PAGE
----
Several knocks on the huge wooden doors and the world's newest Catholic cathedral was formally opened to the public.
Forty Catholic Bishops from around the nation attended the ceremony. The Vatican sent one of its highest ranking members, Cardinal William Levada, who once served as Archbishop of San Francisco.
"I think it's something the church needs. It needs places where we can be sure that we're a local church," said Sister Laurel O'Neal.
Many here in Oakland say the Cathedral of Christ the Light will hopefully be a place of healing.
"To be one, past religions, past race, it's just all about one humanity," said Lisa Lee, an Oakland resident.
Craig Hartman, from Kidmore, Owings and Merrill, is the architect.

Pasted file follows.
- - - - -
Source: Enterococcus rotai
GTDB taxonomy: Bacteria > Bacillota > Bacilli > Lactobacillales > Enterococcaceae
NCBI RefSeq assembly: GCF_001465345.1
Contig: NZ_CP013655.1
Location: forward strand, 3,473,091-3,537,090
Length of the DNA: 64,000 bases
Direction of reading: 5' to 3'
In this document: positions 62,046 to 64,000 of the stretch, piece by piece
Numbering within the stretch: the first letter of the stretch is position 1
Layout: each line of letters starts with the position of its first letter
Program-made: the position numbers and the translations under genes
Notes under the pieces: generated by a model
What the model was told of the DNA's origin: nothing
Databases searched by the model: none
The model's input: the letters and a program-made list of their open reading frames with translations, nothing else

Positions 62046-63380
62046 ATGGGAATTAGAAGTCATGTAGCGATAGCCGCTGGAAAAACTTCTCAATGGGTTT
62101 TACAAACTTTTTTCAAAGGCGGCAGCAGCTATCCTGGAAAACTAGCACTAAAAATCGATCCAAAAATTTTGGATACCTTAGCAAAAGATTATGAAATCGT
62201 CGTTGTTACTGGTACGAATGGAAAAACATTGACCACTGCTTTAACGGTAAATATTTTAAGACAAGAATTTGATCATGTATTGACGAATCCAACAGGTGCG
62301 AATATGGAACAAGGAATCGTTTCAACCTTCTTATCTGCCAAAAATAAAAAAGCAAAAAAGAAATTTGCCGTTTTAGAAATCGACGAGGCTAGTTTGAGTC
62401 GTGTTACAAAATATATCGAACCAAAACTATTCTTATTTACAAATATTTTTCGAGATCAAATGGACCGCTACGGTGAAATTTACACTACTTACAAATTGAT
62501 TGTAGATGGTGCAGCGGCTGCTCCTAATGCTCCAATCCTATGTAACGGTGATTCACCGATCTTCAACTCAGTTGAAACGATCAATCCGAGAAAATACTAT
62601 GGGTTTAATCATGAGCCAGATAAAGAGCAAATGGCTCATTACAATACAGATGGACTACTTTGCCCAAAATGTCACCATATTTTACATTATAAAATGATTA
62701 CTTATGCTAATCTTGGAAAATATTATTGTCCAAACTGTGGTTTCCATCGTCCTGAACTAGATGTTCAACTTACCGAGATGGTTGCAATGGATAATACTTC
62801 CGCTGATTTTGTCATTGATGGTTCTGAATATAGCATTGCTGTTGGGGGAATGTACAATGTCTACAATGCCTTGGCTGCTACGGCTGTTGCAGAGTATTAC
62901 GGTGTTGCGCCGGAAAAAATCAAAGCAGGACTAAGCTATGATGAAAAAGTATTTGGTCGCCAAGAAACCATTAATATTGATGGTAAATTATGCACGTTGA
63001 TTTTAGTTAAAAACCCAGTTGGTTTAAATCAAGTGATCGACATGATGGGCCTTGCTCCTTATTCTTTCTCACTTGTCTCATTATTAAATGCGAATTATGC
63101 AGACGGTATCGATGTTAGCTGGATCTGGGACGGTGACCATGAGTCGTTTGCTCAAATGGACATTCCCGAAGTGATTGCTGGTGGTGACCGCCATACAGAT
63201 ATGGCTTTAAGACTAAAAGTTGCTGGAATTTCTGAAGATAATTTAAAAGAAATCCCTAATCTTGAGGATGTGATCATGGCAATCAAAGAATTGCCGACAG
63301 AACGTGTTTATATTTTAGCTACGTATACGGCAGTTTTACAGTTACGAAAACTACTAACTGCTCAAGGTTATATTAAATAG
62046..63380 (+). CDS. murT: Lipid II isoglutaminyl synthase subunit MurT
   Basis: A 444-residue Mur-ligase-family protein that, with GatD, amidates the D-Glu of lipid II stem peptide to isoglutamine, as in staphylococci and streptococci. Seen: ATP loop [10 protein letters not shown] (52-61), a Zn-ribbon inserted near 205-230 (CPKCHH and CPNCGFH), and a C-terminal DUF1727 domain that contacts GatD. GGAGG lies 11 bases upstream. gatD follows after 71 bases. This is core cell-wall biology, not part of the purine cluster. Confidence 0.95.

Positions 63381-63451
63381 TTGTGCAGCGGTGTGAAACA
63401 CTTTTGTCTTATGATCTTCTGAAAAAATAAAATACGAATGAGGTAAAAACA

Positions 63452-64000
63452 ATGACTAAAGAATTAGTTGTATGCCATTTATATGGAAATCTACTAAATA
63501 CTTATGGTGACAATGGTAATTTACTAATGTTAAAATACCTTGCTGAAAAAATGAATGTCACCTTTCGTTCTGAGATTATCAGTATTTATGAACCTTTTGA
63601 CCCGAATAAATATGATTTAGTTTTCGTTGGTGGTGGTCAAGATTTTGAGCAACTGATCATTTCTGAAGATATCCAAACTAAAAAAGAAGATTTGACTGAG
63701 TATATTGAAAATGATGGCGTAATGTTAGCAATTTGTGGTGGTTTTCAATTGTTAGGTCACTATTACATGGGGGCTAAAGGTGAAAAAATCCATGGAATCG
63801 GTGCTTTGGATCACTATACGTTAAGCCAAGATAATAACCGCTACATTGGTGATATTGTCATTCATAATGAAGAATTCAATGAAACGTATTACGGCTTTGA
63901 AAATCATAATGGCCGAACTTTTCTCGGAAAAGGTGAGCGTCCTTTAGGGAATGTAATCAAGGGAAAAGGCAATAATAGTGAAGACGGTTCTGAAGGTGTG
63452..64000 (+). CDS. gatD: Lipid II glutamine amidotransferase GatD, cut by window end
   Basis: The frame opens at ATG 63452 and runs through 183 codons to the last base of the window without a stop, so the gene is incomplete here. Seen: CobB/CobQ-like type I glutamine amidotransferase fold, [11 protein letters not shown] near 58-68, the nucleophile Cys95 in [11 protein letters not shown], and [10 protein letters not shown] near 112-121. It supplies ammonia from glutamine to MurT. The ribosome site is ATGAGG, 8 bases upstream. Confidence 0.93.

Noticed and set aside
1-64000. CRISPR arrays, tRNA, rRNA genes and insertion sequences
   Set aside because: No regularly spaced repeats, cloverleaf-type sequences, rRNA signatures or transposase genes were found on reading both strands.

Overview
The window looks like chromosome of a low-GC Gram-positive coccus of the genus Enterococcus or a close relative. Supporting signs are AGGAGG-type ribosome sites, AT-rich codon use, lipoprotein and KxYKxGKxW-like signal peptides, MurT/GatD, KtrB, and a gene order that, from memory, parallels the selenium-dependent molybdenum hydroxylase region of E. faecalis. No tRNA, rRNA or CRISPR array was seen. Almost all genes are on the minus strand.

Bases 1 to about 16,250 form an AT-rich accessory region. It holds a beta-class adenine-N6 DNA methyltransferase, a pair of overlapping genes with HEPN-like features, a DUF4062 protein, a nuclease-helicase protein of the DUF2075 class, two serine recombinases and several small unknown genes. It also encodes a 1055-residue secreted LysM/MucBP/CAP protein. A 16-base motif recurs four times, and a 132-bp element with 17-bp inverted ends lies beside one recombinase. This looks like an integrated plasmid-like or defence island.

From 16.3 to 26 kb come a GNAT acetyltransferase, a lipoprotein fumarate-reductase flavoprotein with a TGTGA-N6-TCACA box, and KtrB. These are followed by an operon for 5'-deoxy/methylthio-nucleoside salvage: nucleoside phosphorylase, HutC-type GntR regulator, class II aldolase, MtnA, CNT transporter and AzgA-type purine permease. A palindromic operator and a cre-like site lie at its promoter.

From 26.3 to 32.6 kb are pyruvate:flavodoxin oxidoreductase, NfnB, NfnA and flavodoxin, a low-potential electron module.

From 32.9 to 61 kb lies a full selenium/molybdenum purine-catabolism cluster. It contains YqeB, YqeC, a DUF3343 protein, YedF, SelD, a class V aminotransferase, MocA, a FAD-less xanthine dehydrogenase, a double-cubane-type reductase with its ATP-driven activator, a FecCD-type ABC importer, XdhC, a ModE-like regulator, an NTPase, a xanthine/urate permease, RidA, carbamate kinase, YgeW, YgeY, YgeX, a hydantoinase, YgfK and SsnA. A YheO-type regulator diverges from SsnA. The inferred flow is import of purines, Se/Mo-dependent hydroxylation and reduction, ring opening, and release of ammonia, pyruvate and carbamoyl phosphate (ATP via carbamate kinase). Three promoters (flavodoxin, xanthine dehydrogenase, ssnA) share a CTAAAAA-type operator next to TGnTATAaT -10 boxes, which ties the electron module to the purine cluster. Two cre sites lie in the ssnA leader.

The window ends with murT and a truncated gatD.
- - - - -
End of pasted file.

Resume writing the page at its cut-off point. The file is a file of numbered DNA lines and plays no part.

"We really turned to many of the ideas of antiquity, to letting light and the most modest materials make a great spiritual space," said Hartman.
The cathedral has a concrete base with a structure made of stainless steel, glass and wood. It seats 13,000 people and it stands on a two and a half acre site. The cost to build it was $190 million.
There is also a conference center, rectory, and public plaza. The cathedral was built to replace the St. Francis de Sales damaged by the 1989 Loma Prieta Earthquake. Hartman says it's one of his most rewarding projects.
"Do you think you've gained some points in heaven?" asked ABC7's Lyanne Melendez.
"I hope so, I could use some points I tell ya," said Hartman.
Guided tours of the new cathedral begin on October 1.